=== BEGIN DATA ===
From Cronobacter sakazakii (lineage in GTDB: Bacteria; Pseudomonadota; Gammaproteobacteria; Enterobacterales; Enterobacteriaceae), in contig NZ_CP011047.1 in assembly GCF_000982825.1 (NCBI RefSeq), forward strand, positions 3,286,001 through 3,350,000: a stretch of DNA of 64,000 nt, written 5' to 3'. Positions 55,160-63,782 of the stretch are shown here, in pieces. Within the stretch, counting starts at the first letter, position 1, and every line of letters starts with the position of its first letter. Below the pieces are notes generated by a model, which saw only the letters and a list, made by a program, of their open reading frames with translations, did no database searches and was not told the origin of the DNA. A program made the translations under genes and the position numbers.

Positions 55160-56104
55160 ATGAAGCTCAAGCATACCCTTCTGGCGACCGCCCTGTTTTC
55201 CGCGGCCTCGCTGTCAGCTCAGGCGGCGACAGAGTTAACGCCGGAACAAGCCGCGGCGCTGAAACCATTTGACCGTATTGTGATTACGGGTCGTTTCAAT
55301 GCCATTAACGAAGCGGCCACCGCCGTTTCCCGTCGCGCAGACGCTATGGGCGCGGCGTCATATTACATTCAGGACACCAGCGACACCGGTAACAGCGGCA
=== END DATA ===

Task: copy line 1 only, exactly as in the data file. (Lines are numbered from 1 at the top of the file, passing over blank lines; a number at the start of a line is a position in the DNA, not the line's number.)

From Cronobacter sakazakii (lineage in GTDB: Bacteria; Pseudomonadota; Gammaproteobacteria; Enterobacterales; Enterobacteriaceae), in contig NZ_CP011047.1 in assembly GCF_000982825.1 (NCBI RefSeq), forward strand, positions 3,286,001 through 3,350,000: a stretch of DNA of 64,000 nt, written 5' to 3'. Positions 55,160-63,782 of the stretch are shown here, in pieces. Within the stretch, counting starts at the first letter, position 1, and every line of letters starts with the position of its first letter. Below the pieces are notes generated by a model, which saw only the letters and a list, made by a program, of their open reading frames with translations, did no database searches and was not told the origin of the DNA. A program made the translations under genes and the position numbers.